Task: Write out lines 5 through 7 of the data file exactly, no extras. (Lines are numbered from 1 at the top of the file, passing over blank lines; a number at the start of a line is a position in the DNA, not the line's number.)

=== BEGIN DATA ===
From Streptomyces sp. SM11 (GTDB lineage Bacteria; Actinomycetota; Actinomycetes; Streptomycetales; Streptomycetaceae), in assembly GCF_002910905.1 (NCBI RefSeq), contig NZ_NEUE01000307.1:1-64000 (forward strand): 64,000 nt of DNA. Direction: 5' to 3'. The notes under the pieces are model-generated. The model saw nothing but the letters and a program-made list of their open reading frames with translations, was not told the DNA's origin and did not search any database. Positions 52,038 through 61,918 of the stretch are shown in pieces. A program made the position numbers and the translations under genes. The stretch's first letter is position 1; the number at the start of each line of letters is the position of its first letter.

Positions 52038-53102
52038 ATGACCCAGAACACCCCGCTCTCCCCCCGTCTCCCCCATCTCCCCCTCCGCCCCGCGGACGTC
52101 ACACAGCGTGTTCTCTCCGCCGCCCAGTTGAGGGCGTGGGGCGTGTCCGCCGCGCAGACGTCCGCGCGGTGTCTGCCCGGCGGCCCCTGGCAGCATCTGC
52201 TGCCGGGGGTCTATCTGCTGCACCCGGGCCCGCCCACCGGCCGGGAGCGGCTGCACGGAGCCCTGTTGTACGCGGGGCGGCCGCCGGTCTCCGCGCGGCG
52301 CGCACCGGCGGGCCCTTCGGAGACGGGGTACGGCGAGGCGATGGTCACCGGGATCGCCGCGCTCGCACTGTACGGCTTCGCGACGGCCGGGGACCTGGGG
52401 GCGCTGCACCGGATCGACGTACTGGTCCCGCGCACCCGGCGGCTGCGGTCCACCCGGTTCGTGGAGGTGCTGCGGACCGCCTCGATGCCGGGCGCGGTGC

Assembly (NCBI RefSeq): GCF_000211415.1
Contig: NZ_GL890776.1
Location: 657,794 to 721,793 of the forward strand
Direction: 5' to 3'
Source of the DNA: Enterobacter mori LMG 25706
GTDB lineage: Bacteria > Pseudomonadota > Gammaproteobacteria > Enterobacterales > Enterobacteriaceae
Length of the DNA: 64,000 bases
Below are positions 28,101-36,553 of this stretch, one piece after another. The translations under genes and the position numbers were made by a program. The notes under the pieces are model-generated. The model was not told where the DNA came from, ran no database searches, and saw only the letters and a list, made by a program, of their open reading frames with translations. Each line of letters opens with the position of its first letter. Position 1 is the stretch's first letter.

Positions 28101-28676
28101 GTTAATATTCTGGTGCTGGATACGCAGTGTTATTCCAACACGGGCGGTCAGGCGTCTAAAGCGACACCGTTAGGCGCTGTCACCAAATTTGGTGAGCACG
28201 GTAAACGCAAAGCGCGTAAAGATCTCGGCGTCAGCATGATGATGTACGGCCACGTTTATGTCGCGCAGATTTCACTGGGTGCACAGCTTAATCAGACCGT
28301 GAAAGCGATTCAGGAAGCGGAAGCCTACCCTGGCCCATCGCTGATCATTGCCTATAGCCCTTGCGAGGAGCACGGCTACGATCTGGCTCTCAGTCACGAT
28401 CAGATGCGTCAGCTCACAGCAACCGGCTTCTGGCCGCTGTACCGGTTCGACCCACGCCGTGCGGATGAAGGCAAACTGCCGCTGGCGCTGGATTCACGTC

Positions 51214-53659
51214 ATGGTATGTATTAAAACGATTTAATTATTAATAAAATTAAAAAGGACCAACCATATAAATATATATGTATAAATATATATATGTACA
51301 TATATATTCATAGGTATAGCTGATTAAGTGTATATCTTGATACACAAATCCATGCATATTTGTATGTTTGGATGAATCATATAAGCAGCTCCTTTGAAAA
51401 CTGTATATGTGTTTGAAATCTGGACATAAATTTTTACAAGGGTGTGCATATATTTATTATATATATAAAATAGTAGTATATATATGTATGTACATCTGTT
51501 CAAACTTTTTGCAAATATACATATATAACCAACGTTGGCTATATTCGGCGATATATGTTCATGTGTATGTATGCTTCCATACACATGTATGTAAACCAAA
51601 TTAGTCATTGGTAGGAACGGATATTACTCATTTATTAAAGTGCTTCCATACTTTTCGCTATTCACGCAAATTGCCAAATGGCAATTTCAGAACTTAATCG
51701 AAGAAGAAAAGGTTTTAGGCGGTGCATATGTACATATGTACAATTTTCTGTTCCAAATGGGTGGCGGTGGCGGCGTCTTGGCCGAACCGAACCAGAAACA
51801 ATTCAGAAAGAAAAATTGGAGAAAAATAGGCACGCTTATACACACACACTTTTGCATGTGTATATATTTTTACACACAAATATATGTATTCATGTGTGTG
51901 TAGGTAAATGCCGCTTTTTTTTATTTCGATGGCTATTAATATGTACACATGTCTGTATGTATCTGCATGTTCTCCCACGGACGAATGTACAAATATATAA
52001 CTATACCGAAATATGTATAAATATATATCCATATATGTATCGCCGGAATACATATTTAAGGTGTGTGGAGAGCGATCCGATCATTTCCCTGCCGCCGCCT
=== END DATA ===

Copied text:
52201 TGCCGGGGGTCTATCTGCTGCACCCGGGCCCGCCCACCGGCCGGGAGCGGCTGCACGGAGCCCTGTTGTACGCGGGGCGGCCGCCGGTCTCCGCGCGGCG
52301 CGCACCGGCGGGCCCTTCGGAGACGGGGTACGGCGAGGCGATGGTCACCGGGATCGCCGCGCTCGCACTGTACGGCTTCGCGACGGCCGGGGACCTGGGG
52401 GCGCTGCACCGGATCGACGTACTGGTCCCGCGCACCCGGCGGCTGCGGTCCACCCGGTTCGTGGAGGTGCTGCGGACCGCCTCGATGCCGGGCGCGGTGC